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Other People’s Programs

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I entered OA in the fall of 2008, miserable, steeped in my addiction, and knowing there was nothing I could do about it. At my first meeting, I was convinced OA was not going to work, but I was wrong about that. It did work, and I have been abstinent since 2010. As a consequence of my abstinence, my body shed about 125 pounds (57 kg), and I have not found it necessary to regain them.

I do not concern myself with weight loss. For me, trying to lose weight is as much a prison of addiction as compulsive eating. I cannot entertain thoughts or desires regarding weight loss, because it always leads to insanity, misery, and eventual relapse. I need no further research on this. It is the nature of my disease.

There are many OA members, however, who do not subscribe to this approach. They keep weight loss as a major goal of their recovery. They share in meetings and from the podium about weight loss accomplishments, such as achieving a goal weight. I struggled for years, endlessly frustrated by all this focus on weight loss, which I regarded as unhealthy; I felt that people talking about it were still ascribing to a diet mentality.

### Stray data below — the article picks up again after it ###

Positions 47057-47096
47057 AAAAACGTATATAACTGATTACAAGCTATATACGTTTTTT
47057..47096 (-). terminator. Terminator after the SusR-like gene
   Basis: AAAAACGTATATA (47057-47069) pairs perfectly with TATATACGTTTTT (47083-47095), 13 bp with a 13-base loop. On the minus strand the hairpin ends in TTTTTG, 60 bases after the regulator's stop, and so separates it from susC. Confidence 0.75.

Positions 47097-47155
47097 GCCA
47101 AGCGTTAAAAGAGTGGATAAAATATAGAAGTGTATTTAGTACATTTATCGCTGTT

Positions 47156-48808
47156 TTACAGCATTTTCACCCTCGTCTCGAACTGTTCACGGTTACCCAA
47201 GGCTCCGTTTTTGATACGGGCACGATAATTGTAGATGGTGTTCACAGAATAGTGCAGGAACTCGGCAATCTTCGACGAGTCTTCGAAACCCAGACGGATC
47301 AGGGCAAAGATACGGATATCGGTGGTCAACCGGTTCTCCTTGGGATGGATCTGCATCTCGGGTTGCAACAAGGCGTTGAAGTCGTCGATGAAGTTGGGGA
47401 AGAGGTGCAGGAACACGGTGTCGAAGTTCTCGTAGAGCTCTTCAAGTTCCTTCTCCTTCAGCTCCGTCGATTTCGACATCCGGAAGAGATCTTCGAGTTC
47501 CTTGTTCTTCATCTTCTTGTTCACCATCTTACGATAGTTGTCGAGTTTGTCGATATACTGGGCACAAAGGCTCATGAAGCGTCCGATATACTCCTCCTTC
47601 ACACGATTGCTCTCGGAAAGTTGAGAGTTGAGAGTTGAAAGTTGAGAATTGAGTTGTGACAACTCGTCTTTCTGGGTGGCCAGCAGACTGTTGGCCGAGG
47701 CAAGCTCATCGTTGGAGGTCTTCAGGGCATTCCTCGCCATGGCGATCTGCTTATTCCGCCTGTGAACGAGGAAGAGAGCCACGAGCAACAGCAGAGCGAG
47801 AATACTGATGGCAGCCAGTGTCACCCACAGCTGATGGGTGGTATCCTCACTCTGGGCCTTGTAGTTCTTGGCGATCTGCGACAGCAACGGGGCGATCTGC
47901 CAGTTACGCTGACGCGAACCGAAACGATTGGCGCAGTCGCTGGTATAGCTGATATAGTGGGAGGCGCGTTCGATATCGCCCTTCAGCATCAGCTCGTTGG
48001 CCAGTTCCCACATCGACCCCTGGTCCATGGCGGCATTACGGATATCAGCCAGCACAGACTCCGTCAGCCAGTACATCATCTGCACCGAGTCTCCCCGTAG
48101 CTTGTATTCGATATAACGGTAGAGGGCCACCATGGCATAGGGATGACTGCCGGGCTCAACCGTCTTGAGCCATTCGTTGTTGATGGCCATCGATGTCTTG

Over time, though, I have come to understand there might be another explanation. It is possible that not everyone struggles with their disease in just the same way I do. Trying to lose weight might not always be the train to Crazyville that it is for me. After all, I am able to stay abstinent without the strict food plan others seem to need.

If their diseases were identical to mine, it probably would be a mistake or an unhealthy act for them to focus on weight loss, but other people are different from me. I learned to apply the suggestion “Take what you like and leave the rest” to this issue and put down my narrow judgment. There is freedom is letting people work their program their way, even within the privacy of my own thoughts.

I am grateful. The longer I stay in recovery, the more serene I seem to become. I can shift my perspective, see things in new ways, and let go of the idea that my opinions and feelings are true for everyone.

—Joy C., Denton, Texas USA

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